Friday, 24 July 2009


I've been revisiting the Whitbread Gravity Book part two. At least 50% I haven't transcribed yet.
I told you it was an amazing resource.

It wasn't too hard finding where I had got to. And when I did, I remembered why I stopped there. Blurry page. And bad handwriting. No wonder I hadn't fancy it. I almost skipped it, until I noticed a Lacon's Audit Ale. I wasn't going to miss that.

In the end, there weren't as many question marks in my spreadsheet as I had feared. Only three brewery names and seven beer names I couldn't work out. See if you can do any better. An image of the page is to your right. Lines 2, 4 and 21 contain the brewery names I was unable to decypher.

And, if you're watching Jeffo, three quarters of the way down the page Gold Label puts in an appearance. The bastards have knocked down its strength of late. The 1958 version was 10.5% ABV.

I suppose I should explain the title, shouldn't I? I was getting to that. You're an impatient bunch. Never heard of trying to build tension? I thought not.

My real reason for returning to the Whitbread Gravity Book is something we've discussed recently. C Ale. I'm still hoping to find one. There are plenty of Groves & Whitnall entries. Unfortunately, all for Red Rose Stout. But I live in hope.

Brown Ale. It's surprising how many breweries made more than one in the 1950's. Whitbread had Double Brown and Forest Brown. Fullers had Brown Ale and Old Harry. A weak one and a strong one. Ansells had two as well. Nut Brown Ale and Bruno Sweet Brown Ale.

As you can see, there's a huge difference in the colour and attenuation of the two beers. Perhaps, as a Midlands brewery they were compromising and brewing both a Northern and a Southern type of Brown Ale.

Though, hang on, the Nut Brown isn't strong enough to be a Northern type. Maybe I've found a new sort of Brown Ale. A Midland Brown Ale. I should trademark that sharpish before someone steals the name.


Alan said...

"Old Harry"! What a grand name.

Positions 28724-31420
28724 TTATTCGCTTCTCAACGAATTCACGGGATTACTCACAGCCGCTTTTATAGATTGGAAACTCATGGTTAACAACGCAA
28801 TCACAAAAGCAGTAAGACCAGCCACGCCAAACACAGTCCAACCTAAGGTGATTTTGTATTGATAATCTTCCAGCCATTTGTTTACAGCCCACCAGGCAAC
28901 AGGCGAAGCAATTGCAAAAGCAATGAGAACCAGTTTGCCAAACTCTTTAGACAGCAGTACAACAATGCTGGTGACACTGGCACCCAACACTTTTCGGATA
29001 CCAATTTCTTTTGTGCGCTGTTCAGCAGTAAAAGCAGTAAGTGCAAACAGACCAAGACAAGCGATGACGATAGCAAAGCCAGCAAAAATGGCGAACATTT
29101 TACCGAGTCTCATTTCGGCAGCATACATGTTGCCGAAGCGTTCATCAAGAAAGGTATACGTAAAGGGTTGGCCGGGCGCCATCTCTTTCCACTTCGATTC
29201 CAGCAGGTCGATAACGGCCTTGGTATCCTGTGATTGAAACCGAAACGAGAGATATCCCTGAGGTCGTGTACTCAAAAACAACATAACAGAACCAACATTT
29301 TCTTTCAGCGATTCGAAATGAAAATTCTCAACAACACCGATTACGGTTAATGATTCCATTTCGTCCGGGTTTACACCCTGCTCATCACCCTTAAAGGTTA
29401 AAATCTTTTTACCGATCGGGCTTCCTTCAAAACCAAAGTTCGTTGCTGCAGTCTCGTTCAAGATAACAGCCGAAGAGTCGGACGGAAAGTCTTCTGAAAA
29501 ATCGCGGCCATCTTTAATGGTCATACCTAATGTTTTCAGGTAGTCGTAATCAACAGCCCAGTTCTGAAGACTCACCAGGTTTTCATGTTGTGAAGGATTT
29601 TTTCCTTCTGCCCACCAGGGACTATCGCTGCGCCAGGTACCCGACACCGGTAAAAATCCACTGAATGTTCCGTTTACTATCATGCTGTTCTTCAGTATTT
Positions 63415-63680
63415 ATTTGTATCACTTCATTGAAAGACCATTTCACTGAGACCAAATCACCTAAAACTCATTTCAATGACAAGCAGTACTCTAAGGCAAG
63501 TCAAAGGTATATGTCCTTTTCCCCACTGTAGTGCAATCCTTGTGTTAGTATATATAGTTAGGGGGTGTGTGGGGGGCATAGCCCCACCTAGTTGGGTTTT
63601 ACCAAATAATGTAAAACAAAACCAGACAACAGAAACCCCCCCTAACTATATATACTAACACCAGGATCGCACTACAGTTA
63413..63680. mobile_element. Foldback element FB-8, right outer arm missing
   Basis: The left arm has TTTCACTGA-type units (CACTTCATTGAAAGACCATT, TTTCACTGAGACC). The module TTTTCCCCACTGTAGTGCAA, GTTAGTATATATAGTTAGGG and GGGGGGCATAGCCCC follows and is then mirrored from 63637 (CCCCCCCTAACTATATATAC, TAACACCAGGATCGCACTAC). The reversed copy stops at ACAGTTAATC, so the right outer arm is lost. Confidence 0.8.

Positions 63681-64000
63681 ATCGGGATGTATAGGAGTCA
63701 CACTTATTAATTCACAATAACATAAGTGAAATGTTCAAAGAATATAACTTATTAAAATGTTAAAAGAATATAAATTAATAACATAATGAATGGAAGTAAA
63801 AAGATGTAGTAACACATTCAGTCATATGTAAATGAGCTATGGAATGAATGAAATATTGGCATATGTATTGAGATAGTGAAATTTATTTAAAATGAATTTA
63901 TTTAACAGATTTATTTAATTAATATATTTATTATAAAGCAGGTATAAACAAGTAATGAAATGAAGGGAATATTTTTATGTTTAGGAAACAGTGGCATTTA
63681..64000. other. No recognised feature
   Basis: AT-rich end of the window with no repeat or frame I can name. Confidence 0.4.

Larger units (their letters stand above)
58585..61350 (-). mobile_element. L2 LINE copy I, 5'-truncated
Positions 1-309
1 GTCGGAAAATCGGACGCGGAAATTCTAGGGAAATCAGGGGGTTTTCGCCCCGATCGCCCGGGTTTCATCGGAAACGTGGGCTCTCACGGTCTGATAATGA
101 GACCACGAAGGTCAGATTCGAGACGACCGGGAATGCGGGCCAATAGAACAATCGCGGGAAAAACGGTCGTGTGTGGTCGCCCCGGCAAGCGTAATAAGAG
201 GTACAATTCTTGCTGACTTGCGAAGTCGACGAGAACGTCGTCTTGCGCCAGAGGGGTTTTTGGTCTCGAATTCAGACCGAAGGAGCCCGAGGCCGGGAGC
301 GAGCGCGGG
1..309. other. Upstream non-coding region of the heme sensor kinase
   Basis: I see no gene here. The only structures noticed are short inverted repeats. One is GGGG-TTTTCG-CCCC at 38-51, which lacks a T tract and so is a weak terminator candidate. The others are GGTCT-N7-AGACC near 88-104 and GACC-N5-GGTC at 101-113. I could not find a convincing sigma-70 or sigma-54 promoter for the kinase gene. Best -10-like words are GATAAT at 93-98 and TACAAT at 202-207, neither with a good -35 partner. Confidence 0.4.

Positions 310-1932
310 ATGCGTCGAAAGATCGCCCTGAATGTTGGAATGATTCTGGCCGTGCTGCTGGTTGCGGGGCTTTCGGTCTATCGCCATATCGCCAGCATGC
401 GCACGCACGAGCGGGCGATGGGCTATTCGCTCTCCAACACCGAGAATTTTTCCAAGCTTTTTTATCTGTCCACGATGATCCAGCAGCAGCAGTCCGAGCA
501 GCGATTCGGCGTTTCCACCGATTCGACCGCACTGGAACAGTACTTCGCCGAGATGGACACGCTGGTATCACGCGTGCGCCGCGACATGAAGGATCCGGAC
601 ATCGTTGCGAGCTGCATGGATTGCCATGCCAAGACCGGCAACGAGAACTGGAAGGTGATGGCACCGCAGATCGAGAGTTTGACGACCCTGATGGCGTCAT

Gary Gillman said...

Ron, my take on this, factoring too what you have recorded over time: From the 1920's onwards at least, brown ales (bottled) of various strengths and degrees of sweetness were brewed in different parts of England. Probably, local markets favoured one or another of the types. This would be difficult to reconstruct today with any accuracy. The Bruno sweet brown seems a variant of the "southern" brown style, being not too hopped evidently by its name and rather low in alcohol. By the late 1970's, things had settled into the Mann's brown type being dominant in the south and the drier, stronger type (e.g., Double Maxim) being the ditto in the north.

Of course, the Midlands breweries and probably some in West Country and East Anglia would have brewed brown ales too, possibly tilted towards one or another of the variations.

Michael Jackson was recording, from a consumer's perspective (which would entail too what was most commonly available), what the market offered when he was writing. He fixed his categories accordingly and they have had much influence, but he was mainly concerned to show what was still available.

All the beers he described, even Russian Stout, were still being made in England in the mid-1970's. Only porter was not being made (temporarily as it turned out, due to his influence), but its importance historically was so huge he could not ignore it. Plus, porter was connected closely to certain kinds of stout (Mackeson's was one) still being made in 1978, and of course crucially to Guinness Stout.


Joshekg said...

I'm terrible at reading script, but I've done my best at sharpening the image. Hope this helps somewhat. It's available here:

sharpened image